And consider this risk for debt- when its yielding 2 % or less, and values fall 4% because rates went up, while stocks are not only yielding 3% or better, plus climbing....where is the risky bet then? We had some hints of that in the past few weeks, with bond funds declining 1-1.5% in value when they are only producing 2%.... risk is relative to the environment you find yourself in... its never absolute.

  • Report this Comment On February 24, 2013, at 4:11 PM, damilkman wrote:

    I believe the author skipped a more interesting concept. There is a group of investors who in the past relied on interest on bonds to generate their income. Is not the old tried and true mantra that when you retire put more money into bonds because you need the safe and solid investment?

    I will not be as strong worded as David in Liberty but I agree that much of the problem are distortions by the Fed that have debased the value of capital. What once could command a 6% return might not get you 3%. If you can't live on a 3% return and cannot afford to dip into your net worth then what is the solution?

    To me the biggest failure of the Fed is to increase the scope of uncertainty. I understand that nothing is completely certain. But by reducing the value of capital an entire class of investor that would have been just happy to take their yield on a boring safe bond has to scramble for an alternative. The author correctly points out implicitly that each of us is responsible for their decisions. But I can still blame the Fed for producing the environment that induced those investors into that mistake. Yes, the drug dealer is also culpable even if the user must take responsibility.

    This leads to the last point if you were one of these people that relied on a decent return on bonds in the past, what is the author's suggestion? How do you generate modest income in a risk adverse way without losing your shirt?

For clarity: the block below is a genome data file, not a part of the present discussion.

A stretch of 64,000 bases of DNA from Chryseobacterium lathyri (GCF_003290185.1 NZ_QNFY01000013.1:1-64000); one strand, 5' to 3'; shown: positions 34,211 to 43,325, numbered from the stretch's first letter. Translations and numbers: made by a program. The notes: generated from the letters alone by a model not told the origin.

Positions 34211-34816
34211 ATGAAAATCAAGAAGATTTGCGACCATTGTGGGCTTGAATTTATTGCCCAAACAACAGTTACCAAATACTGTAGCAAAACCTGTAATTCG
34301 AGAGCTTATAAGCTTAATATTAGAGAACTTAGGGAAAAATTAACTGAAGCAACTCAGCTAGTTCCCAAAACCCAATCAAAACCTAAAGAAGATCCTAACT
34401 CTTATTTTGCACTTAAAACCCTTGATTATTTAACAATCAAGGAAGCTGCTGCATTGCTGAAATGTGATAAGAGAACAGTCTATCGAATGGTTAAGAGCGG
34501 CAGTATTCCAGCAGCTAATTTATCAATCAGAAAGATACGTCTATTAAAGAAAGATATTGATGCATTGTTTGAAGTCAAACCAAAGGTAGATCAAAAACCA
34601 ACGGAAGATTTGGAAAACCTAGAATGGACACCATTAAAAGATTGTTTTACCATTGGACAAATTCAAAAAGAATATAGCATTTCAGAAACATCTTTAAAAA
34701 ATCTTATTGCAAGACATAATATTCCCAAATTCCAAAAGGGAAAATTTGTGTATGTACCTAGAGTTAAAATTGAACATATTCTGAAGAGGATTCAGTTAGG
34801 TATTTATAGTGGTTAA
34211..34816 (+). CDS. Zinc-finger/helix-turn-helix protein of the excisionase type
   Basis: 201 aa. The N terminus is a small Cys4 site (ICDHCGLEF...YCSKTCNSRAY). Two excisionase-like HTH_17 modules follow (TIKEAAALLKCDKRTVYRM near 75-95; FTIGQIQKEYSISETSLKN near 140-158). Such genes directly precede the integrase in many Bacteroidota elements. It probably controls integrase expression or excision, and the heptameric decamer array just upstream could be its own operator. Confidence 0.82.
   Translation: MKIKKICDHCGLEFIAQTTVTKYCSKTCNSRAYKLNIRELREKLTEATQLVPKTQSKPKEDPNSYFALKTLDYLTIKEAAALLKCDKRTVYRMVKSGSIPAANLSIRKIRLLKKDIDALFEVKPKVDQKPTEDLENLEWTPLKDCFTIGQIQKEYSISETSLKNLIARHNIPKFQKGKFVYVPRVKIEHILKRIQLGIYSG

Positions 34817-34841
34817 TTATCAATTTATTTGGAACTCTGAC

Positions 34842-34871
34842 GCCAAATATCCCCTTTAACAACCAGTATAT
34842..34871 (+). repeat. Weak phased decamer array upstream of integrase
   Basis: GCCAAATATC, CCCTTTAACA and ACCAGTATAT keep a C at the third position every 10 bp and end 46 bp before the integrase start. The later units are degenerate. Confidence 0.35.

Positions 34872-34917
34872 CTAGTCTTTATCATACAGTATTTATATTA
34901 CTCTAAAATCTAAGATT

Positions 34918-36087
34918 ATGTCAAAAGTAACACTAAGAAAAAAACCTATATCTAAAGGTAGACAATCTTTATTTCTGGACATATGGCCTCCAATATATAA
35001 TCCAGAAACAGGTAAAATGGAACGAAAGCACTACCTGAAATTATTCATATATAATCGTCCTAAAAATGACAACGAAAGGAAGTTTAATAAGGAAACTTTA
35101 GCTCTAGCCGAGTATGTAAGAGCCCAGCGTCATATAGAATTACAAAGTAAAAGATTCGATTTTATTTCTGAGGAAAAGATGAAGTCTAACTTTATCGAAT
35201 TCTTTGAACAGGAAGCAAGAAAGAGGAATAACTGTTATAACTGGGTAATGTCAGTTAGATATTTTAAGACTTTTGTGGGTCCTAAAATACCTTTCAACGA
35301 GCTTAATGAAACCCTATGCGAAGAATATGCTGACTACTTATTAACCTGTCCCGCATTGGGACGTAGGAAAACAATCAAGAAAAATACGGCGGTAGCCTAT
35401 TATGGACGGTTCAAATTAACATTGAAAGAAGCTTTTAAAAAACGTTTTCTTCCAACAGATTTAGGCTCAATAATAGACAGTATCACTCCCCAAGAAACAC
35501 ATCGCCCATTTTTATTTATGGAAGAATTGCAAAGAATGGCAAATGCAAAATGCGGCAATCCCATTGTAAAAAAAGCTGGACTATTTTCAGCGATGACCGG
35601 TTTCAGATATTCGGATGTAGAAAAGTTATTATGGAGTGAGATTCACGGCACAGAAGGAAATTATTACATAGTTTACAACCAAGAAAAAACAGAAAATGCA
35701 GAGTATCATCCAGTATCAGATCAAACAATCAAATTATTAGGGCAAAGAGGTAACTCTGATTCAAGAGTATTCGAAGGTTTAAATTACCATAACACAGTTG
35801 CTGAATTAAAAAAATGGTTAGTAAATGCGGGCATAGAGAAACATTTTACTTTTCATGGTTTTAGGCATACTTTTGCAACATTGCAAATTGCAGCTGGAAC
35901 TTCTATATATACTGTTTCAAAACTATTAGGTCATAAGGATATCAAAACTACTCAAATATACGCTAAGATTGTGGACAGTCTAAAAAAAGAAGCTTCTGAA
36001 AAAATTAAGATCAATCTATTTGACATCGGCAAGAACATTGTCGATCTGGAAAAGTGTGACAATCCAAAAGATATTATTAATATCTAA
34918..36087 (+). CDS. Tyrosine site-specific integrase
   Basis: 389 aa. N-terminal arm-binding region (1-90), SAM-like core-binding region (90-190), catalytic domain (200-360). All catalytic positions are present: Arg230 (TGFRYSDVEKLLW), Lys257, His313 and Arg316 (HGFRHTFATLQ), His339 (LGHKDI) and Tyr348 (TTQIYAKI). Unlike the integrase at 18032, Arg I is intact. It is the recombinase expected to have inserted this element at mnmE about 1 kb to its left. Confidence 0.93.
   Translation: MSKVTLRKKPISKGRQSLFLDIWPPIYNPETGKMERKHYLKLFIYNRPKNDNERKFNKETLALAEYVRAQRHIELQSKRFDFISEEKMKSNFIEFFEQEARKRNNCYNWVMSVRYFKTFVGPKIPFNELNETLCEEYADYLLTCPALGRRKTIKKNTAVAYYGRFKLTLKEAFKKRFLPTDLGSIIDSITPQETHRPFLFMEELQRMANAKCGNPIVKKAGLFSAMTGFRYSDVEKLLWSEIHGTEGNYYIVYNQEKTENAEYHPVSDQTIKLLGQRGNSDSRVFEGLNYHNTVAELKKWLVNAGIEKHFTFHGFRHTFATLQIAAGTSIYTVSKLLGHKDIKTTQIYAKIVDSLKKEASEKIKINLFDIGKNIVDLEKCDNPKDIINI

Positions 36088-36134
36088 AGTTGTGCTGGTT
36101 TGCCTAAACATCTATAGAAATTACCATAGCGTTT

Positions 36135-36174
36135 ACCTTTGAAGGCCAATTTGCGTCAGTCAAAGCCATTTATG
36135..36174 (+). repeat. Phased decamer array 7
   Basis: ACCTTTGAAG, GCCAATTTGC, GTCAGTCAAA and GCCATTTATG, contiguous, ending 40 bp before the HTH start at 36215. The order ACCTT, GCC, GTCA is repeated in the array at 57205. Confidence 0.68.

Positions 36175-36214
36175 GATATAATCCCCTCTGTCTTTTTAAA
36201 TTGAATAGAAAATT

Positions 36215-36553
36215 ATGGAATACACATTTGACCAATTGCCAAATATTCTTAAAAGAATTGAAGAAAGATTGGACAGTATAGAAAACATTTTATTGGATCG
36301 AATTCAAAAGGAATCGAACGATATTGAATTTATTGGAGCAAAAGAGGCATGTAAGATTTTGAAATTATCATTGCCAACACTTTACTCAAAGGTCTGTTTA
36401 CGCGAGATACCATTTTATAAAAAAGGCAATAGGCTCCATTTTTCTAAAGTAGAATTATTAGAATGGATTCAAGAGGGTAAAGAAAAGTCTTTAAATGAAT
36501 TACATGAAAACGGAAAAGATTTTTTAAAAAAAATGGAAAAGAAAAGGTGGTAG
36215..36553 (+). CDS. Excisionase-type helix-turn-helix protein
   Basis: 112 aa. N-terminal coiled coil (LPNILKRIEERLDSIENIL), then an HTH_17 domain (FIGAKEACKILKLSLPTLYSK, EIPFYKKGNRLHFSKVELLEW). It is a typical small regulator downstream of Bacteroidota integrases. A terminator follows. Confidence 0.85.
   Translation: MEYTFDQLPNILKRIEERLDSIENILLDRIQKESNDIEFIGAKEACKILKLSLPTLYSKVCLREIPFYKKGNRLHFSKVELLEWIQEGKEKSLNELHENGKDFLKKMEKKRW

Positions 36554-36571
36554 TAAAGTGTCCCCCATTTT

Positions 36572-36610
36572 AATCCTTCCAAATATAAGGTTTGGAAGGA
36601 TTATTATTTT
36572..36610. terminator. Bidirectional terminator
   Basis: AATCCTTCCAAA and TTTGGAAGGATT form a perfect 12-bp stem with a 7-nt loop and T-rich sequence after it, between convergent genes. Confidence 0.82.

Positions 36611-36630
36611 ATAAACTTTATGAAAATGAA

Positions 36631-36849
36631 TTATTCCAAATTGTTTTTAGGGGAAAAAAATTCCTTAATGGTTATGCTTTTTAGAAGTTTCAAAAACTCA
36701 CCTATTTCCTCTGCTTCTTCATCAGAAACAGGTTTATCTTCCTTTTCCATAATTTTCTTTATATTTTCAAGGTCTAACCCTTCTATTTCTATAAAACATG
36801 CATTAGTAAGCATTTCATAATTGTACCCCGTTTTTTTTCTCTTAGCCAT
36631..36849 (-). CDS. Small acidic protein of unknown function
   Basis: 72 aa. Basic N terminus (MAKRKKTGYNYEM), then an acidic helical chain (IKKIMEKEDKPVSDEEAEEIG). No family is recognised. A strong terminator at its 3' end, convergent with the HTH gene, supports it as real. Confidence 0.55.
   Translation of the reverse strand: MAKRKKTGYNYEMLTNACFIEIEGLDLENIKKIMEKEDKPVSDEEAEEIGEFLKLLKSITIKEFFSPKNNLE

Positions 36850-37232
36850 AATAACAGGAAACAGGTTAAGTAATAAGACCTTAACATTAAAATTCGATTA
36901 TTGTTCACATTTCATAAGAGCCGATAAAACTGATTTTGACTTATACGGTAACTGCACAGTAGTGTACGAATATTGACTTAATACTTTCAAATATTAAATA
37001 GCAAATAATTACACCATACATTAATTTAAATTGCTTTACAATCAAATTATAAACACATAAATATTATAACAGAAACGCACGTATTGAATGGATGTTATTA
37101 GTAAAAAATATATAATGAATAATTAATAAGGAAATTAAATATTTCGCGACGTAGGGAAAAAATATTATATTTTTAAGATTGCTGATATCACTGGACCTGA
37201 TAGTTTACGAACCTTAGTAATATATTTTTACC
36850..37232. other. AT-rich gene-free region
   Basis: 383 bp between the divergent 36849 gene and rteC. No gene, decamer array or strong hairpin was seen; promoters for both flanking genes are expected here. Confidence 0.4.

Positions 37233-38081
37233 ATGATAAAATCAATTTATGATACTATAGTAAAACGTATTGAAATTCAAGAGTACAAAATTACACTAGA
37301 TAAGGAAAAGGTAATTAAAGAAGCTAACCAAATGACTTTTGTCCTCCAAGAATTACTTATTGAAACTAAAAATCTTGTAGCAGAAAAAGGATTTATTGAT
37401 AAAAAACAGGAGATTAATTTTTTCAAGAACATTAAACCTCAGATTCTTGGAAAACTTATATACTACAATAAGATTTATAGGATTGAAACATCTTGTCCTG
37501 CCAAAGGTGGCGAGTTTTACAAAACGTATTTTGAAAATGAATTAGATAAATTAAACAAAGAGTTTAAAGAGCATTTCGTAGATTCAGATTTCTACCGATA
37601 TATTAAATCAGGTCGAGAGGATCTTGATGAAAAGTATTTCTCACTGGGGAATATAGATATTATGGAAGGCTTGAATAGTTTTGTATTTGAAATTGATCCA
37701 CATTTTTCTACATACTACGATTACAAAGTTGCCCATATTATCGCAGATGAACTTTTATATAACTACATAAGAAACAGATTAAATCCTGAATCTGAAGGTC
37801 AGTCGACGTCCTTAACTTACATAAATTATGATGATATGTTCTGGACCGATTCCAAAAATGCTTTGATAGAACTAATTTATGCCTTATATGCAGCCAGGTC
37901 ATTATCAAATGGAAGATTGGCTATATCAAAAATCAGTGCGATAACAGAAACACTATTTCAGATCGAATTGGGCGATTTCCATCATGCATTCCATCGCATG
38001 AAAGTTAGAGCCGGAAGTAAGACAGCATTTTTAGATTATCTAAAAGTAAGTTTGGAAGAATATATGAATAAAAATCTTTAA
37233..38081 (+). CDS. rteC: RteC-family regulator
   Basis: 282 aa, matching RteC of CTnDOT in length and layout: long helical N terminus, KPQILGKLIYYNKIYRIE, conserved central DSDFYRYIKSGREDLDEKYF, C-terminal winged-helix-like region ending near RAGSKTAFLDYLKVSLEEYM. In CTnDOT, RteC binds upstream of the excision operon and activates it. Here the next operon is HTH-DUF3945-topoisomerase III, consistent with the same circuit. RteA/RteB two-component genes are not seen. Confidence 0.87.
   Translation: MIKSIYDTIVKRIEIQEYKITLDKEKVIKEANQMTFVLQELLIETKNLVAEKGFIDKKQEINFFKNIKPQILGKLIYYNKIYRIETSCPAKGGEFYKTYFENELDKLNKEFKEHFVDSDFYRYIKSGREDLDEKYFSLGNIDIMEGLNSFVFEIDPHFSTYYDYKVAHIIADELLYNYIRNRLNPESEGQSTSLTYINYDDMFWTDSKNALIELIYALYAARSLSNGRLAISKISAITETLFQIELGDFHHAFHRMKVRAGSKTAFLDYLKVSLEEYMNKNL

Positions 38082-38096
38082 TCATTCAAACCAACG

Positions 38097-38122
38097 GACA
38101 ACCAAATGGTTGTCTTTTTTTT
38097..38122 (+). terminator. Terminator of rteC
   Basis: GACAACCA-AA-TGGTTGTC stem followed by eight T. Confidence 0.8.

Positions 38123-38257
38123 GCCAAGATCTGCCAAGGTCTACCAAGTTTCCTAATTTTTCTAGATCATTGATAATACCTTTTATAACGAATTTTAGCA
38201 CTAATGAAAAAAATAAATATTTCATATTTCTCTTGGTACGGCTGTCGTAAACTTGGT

• Report this Comment On February 24, 2013, at 7:30 PM, SkepikI wrote:

    ^ The simple answer is the least satisfying....understand the risks and behave appropriately. If the Fed is artificially REPRESSING interest rates and bond yields, and you understand this then you understand the risk of loss you are running. Its not a game you MUST play in particularly when its only paying 1 or 2%. I do not consider that adequate nominally, let alone "risk adjusted" for the coming value drop in the bonds. When will it come? who knows, but its inevitable even if it takes a long time. And of course the Fed can keep this up a long time. But there are less risky alternatives in the short run while you wait for the fed to stop... shorter term, for one, so if the price does drop, you can minimize the hit. Not enough you say? Some really secure, large cap well positioned stocks pay 3% or more. Risky? maybe, but not as risky as bonds right now. Risk is relative to where you are.

  • Report this Comment On February 25, 2013, at 1:13 AM, CathrynMataga wrote:

    The thing is rates will rise if the economy starts to overheat and the Fed needs to slow things down, but right now that's so hard to imagine. Personally, I'm betting on the fiscal cliff, the sequestration and all this will be deflationary. I want to see the results of the first set of cutbacks, and tax increases first.